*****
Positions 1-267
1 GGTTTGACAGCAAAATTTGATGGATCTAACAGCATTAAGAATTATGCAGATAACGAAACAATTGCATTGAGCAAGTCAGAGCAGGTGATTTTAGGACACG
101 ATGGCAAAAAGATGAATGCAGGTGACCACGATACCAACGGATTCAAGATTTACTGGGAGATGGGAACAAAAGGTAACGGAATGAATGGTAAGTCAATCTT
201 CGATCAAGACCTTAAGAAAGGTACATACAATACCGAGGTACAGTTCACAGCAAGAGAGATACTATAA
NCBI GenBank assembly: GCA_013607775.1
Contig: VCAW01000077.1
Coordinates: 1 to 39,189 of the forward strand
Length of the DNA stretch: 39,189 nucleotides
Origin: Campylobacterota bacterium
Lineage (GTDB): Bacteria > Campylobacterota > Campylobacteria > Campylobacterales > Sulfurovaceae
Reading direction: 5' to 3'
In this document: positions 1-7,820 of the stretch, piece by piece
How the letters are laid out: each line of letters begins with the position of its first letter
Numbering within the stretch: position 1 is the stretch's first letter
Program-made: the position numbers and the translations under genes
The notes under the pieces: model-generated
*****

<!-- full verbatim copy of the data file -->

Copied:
Positions 1-267
1 GGTTTGACAGCAAAATTTGATGGATCTAACAGCATTAAGAATTATGCAGATAACGAAACAATTGCATTGAGCAAGTCAGAGCAGGTGATTTTAGGACACG
101 ATGGCAAAAAGATGAATGCAGGTGACCACGATACCAACGGATTCAAGATTTACTGGGAGATGGGAACAAAAGGTAACGGAATGAATGGTAAGTCAATCTT
201 CGATCAAGACCTTAAGAAAGGTACATACAATACCGAGGTACAGTTCACAGCAAGAGAGATACTATAA
NCBI GenBank assembly: GCA_013607775.1
Contig: VCAW01000077.1
Coordinates: 1 to 39,189 of the forward strand
Length of the DNA stretch: 39,189 nucleotides
Origin: Campylobacterota bacterium
Lineage (GTDB): Bacteria > Campylobacterota > Campylobacteria > Campylobacterales > Sulfurovaceae
Reading direction: 5' to 3'
In this document: positions 1-7,820 of the stretch, piece by piece
How the letters are laid out: each line of letters begins with the position of its first letter
Numbering within the stretch: position 1 is the stretch's first letter
Program-made: the position numbers and the translations under genes
The notes under the pieces: model-generated